Countercultures: Remembering John Lennon

My 15 yea old attempt at making a John Lennon Collage

My 15 yea old attempt at making a John Lennon Collage

It was on this day in 1980 that John Lennon was murdered by Mark David Chapman. It is crazy that someone who I never met, would never meet, and who died 14 years before I could even have a thought on the matter, could at the same time mean so much to me. There was just something about the Beatles, and particularly John Lennon, which caught my attention when I was about 14. Even in the midst of the pop songs, there was always a layer of melancholy that an angsty youth could always get behind. Once I really listened to the Beatles, I was hooked, in their entirety, I worked my way up from Please Please Me, to Let It Be (or as everyone always wished it had been titled, Get Back, which was it’s original name). But really, John was always my favourite Beatle. His edginess, and his dark humour were very attractive qualities, not to mention I always felt he was just always trying to figure himself out, not to mention his politics rocked (pun slightly intended). I remember always feeling like I had grown up in the wrong decade, if I could, I would have been a youth in the 60’s. Beatles soundtrack in hand, I would really try my hardest! I’ve read probably 6 books on the Beatles, 3 of which were probably on John Lennon and his life.

Flower power Alex!

Flower power Alex!

John Lennon was probably the first counterculturalist to really catch my heart. His transformation from rock and roll cover band, to Hamburg Mop Top, to psychedelic hero, to reflexive music is a stunning story. There are a lot of dark parts to it as well. Lennon was forced to choose between his mother and his father at the age of five, his mother would have a minimal involvement in his life as he lived with his aunt and uncle, she also died when he was 17 (see the amazing movie Nowhere Boy for more on this), he was also known to be physically abusive to some of his friends and also both Cynthia Lennon and Yoko Ono. Ono even left him for several years because of his spiralling in the 1970s. Lennon was a man dogged by negativity, even while purporting love. I don’t think it takes away from his overall message to acknowledge this, our hero’s rarely can live up to our images of them, and sometimes they need condemning too. People always say that the late 70s were a time of change for Lennon though, where he reconciled some of his dark past. His past was filled with darkness, his first solo album Plastic Ono Band has some songs on it that will really crush your heart. I don’t want to be dismissive of the abuse, because no abuse is justifiable no matter who you are, and Lennon certainly had his problems.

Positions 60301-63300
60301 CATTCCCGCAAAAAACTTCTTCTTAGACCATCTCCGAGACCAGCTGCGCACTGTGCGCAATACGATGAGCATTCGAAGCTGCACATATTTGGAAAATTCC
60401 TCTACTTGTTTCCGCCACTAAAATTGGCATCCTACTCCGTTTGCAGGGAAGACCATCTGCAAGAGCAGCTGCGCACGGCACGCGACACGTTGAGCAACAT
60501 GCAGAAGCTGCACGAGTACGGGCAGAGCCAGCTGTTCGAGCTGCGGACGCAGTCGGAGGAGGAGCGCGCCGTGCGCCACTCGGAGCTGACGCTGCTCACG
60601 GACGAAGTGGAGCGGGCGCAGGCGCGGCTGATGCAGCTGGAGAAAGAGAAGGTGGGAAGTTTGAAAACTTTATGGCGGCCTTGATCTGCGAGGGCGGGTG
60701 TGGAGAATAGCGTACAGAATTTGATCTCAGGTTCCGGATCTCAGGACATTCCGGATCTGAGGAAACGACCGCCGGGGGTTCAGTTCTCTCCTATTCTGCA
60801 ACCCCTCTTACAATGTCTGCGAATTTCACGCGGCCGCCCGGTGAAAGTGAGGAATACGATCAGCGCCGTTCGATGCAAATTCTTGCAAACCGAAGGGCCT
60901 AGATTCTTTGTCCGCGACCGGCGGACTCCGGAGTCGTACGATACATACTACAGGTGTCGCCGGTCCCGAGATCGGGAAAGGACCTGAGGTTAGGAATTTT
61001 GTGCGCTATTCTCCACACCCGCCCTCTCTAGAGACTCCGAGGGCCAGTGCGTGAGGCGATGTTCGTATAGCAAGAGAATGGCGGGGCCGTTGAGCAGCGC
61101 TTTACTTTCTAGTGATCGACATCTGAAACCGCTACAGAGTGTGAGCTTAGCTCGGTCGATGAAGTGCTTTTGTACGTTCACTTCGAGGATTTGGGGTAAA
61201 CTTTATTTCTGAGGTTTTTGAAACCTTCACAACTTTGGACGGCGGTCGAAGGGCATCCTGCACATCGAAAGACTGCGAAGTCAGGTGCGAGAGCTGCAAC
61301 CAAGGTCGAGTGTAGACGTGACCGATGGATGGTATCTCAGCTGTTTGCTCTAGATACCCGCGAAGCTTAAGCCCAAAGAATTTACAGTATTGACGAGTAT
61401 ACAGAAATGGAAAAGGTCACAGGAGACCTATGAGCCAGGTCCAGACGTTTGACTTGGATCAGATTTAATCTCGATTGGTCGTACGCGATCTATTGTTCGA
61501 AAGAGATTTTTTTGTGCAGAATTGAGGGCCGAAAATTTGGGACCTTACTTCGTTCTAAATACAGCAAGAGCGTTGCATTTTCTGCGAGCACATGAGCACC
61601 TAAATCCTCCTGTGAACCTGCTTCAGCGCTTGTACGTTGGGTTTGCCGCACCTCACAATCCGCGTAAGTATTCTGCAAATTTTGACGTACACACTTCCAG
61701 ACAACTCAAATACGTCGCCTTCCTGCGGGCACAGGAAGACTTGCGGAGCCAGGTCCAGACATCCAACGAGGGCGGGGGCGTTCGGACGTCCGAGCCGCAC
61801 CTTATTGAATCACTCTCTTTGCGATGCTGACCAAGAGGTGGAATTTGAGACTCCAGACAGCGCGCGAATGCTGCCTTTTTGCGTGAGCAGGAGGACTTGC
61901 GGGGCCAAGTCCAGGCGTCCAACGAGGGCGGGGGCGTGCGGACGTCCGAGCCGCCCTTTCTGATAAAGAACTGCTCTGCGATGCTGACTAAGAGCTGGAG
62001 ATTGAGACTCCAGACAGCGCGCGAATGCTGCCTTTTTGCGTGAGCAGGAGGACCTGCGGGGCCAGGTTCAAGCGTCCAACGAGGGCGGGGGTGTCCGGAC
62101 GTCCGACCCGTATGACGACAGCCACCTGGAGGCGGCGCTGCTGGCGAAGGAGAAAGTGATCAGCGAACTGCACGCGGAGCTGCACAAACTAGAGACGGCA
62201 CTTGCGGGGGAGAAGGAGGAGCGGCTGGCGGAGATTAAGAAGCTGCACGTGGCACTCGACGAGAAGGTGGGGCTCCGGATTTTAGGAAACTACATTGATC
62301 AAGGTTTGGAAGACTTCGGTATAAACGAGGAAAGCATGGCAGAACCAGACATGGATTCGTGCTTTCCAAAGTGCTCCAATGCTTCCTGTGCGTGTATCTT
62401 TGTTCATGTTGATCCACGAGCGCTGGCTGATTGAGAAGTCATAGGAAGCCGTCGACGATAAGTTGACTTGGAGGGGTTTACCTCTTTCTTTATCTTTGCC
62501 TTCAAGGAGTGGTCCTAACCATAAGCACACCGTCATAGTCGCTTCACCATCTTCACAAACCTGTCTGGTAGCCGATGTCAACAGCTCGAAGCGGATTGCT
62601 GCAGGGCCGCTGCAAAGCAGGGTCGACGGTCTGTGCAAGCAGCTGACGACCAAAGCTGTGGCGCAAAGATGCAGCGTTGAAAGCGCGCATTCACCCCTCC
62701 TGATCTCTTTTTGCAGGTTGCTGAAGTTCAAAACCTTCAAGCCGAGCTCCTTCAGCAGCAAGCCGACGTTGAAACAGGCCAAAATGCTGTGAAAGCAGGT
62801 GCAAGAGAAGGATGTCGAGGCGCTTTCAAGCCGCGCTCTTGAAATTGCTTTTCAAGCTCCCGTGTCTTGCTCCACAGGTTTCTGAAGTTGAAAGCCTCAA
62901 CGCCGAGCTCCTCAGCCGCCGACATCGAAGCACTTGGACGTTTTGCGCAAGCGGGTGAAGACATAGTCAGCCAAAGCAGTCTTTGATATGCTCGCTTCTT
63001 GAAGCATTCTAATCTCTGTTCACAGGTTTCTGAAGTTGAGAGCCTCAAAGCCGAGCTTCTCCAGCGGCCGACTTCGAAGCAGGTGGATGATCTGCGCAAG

I think what really caught my eye in youth though was John Lennon’s passion and message for peace and love, along with the dark heavyhanded humour embodied in it. Particularly, his vocal support of non-violent direct action, as well as his politics really set me onto the path I would take on in my life. Sadly, his life ended too shortly. In a way, he still lives on through his music, and the legacy he helped entrenched into the 20th century. Whether fighting the man to enter the US, or telling people that the Beatles would be more popular than God, John Lennon always seemed to stand up for his principles. Sitting in Montreal in a “bed in” and asking people to give peace a chance might seem silly, but the fact that we recognize John’s efforts even today is a testament to the strength of his message.

I wonder if John’s message could have had anymore impact on a 15 year old boy then it did on me. The flower power pacifism has always really stuck with me, even when I fully do not identify with it. In any case, aren’t we all in someways a Nowhere Man?

Merry Christmas all, I will pick up writing again on New Years Day.


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